Linus Torvalds, the father of Linux kernel, (actually Ingo Molnar) has pulled the plugs on Intel's 386 processors.
i386, as it is commonly called, was a 32-bit microprocessor introduced by Intel in 1985. The first versions had 275,000 transistors and were used as the central processing unit (CPU) of many workstations and high-end personal computers of the time.
Intel continued to manufacture these chips until 2006 when they announced that 80386 production would stop at the end of September 2007.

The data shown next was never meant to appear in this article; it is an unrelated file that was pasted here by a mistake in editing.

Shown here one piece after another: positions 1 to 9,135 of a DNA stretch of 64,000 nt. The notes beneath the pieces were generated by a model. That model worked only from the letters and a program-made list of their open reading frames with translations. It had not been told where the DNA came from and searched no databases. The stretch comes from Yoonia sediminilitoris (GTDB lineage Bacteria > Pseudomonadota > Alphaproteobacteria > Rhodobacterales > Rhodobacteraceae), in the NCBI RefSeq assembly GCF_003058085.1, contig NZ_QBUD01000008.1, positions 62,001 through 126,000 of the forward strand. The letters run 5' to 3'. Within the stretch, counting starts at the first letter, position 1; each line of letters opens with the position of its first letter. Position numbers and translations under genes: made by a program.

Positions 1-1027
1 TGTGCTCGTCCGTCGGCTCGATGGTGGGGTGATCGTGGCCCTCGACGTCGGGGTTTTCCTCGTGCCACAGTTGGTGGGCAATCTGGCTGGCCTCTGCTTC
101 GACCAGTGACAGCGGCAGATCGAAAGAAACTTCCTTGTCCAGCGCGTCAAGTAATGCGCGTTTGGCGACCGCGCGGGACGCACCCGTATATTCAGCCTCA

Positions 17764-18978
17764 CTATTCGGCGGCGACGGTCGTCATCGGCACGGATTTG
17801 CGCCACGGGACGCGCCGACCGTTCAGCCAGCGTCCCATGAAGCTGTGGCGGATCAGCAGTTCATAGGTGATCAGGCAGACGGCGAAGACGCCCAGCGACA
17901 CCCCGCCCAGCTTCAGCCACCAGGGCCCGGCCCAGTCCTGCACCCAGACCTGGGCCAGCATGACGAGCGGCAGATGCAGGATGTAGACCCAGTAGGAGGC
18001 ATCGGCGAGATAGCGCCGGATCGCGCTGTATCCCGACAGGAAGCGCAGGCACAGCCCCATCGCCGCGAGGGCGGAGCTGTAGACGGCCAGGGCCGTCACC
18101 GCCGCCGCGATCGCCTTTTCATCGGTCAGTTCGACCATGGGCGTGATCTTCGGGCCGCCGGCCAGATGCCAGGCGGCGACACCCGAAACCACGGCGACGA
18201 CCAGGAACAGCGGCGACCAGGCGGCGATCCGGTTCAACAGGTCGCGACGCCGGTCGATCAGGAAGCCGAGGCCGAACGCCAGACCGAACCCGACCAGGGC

Brutally killing the support for these 'obsolete' chips Ingo Molnar wrote:
Pull "Nuke 386-DX/SX support" from Ingo Molnar:
"This tree removes ancient-386-CPUs support and thus zaps quite a bit of complexity:
24 files changed, 56 insertions(+), 425 deletions(-)
... which complexity has plagued us with extra work whenever we wanted to change SMP primitives, for years.
What does it mean?
As Molnar says:
Unfortunately there's a nostalgic cost: your old original 386 DX33 system from early 1991 won't be able to boot modern Linux kernels anymore. Sniff."
Linus did not show any remorse and plainly stated: "I'm not sentimental. Good riddance."